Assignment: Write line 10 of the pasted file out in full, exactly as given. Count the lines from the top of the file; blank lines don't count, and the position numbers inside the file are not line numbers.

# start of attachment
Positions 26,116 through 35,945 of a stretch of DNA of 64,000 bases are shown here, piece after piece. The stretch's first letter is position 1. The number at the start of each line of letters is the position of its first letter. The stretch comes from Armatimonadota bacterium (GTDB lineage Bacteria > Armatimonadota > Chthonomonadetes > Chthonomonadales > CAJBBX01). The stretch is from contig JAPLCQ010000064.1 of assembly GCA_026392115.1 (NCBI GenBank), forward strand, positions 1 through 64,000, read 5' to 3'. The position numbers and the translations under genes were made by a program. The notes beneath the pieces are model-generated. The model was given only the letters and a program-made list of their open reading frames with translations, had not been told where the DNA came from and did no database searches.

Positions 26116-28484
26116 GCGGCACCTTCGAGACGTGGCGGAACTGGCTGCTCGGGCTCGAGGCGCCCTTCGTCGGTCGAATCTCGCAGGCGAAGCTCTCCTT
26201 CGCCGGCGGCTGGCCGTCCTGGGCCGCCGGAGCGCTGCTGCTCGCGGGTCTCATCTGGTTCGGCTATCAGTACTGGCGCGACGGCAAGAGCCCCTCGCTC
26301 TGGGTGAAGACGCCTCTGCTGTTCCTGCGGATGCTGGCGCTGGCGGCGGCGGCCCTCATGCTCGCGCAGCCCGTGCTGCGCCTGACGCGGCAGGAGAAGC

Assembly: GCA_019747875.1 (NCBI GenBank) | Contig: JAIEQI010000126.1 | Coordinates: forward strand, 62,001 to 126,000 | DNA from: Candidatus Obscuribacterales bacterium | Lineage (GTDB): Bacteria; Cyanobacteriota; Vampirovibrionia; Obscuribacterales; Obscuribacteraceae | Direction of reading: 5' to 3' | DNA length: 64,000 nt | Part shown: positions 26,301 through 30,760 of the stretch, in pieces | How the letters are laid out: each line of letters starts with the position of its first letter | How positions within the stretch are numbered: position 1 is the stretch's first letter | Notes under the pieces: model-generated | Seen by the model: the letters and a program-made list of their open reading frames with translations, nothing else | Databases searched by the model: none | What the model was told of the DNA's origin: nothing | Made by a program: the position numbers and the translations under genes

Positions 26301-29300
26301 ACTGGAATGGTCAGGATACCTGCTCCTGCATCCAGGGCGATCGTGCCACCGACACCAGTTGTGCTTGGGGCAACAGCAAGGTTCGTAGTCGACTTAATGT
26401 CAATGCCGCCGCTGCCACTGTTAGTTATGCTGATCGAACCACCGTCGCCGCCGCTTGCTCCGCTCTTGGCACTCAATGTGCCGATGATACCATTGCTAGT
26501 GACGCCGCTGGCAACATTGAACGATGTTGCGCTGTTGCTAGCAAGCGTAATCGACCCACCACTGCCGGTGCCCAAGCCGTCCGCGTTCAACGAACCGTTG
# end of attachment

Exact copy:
26501 GACGCCGCTGGCAACATTGAACGATGTTGCGCTGTTGCTAGCAAGCGTAATCGACCCACCACTGCCGGTGCCCAAGCCGTCCGCGTTCAACGAACCGTTG